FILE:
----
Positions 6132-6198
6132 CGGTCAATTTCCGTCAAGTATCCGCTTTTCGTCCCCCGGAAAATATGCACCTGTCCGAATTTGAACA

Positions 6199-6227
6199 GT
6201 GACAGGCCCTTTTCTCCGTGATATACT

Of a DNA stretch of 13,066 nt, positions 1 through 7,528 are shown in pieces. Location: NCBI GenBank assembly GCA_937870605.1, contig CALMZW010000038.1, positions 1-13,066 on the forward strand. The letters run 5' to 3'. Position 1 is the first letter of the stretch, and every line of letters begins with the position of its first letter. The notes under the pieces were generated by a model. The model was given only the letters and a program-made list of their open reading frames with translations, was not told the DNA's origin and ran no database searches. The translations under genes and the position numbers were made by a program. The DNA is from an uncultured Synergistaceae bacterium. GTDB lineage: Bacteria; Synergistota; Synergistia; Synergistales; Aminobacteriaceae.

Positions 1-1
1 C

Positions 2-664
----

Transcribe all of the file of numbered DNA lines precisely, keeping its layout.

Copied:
Positions 6132-6198
6132 CGGTCAATTTCCGTCAAGTATCCGCTTTTCGTCCCCCGGAAAATATGCACCTGTCCGAATTTGAACA

Positions 6199-6227
6199 GT
6201 GACAGGCCCTTTTCTCCGTGATATACT

Of a DNA stretch of 13,066 nt, positions 1 through 7,528 are shown in pieces. Location: NCBI GenBank assembly GCA_937870605.1, contig CALMZW010000038.1, positions 1-13,066 on the forward strand. The letters run 5' to 3'. Position 1 is the first letter of the stretch, and every line of letters begins with the position of its first letter. The notes under the pieces were generated by a model. The model was given only the letters and a program-made list of their open reading frames with translations, was not told the DNA's origin and ran no database searches. The translations under genes and the position numbers were made by a program. The DNA is from an uncultured Synergistaceae bacterium. GTDB lineage: Bacteria; Synergistota; Synergistia; Synergistales; Aminobacteriaceae.

Positions 1-1
1 C

Positions 2-664